[3 ]Division of General Medicine, University Hospital of Verona , Verona, Italy
                Author notes
                Corresponding: L Degli EspostiClicon S.R.L. Health, Economics and Outcomes Research , 36, via Salara, Ravenna48100, ItalyTel +39 544 38393Fax +39 544 212699Email luca.degliesposti@ 123456clicon.it
                © 2019 Perrone et al.

                This work is published and licensed by Dove Medical Press Limited. The full terms of this license are available at https://www.dovepress.com/terms.php and incorporate the Creative Commons Attribution – Non Commercial (unported, v3.0) License ( http://creativecommons.org/licenses/by-nc/3.0/). By accessing the work you hereby accept the Terms. Non-commercial uses of the work are permitted without any further permission from Dove Medical Press Limited, provided the work is properly attributed. For permission for commercial use of this work, please see paragraphs 4.2 and 5 of our Terms ( https://www.dovepress.com/terms.php).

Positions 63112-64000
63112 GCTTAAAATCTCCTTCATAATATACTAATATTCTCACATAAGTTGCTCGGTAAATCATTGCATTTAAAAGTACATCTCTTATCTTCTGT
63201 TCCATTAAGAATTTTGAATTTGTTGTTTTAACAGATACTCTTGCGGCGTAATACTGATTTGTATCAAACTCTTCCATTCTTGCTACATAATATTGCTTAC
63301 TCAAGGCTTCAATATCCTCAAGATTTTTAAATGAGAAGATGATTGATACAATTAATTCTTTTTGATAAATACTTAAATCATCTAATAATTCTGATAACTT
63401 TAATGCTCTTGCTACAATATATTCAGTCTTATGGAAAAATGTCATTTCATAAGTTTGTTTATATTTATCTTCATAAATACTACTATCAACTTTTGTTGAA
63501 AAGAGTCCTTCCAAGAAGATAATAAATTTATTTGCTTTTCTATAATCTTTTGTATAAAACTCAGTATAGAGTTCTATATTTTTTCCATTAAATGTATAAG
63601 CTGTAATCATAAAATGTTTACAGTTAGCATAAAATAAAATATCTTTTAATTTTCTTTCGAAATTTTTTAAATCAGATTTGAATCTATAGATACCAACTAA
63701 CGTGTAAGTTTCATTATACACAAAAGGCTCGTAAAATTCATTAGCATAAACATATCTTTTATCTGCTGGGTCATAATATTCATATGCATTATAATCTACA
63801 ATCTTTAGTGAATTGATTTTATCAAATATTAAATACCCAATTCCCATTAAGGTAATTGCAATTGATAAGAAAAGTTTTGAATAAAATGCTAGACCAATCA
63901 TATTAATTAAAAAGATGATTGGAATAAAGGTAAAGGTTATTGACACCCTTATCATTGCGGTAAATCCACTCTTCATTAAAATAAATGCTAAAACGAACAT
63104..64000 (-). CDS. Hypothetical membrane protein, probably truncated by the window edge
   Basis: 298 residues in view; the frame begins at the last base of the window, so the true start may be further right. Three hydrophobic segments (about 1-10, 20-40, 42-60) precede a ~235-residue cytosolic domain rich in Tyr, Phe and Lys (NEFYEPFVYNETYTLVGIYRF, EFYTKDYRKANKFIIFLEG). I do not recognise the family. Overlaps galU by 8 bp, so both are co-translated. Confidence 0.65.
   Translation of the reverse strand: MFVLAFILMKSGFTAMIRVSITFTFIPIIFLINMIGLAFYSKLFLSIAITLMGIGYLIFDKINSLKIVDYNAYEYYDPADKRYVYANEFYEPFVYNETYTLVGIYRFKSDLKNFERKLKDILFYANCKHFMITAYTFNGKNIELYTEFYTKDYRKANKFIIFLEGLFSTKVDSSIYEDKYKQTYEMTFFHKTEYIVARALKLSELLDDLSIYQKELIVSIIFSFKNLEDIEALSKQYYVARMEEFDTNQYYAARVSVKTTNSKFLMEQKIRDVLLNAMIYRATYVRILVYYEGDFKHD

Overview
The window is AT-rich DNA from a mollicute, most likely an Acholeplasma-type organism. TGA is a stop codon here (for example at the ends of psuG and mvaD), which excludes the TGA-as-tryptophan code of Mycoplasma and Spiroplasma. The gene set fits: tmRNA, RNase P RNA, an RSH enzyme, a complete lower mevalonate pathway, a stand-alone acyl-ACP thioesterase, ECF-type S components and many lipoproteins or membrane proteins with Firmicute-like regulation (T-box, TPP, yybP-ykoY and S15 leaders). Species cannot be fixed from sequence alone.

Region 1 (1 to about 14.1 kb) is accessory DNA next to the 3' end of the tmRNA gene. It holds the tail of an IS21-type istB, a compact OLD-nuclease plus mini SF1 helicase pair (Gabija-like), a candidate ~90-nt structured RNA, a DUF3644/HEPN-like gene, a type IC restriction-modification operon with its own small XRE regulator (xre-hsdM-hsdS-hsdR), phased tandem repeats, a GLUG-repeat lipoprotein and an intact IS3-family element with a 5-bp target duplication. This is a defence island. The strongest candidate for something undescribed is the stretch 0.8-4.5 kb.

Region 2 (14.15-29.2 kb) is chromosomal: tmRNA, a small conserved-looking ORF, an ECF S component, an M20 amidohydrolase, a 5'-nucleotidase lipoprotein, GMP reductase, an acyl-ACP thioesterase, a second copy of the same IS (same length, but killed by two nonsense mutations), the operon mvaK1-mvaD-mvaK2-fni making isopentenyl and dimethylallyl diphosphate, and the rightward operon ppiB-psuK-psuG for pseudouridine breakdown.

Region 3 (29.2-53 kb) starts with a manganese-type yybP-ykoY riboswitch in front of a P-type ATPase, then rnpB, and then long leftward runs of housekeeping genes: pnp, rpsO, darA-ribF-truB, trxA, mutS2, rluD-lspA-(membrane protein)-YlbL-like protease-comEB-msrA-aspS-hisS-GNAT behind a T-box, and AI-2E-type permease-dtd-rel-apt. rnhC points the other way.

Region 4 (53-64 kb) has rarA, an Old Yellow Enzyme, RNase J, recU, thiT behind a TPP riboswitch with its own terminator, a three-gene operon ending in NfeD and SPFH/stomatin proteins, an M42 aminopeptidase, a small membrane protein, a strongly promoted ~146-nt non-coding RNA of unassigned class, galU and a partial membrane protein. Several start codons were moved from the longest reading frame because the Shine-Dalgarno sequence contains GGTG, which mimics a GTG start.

: 26 January 2019
                : 06 June 2019
                Page count
                Tables: 2, References: 13, Pages: 4
                Short Report

                gender,specific characteristics,heart failure,clinical setting
                gender, specific characteristics, heart failure, clinical setting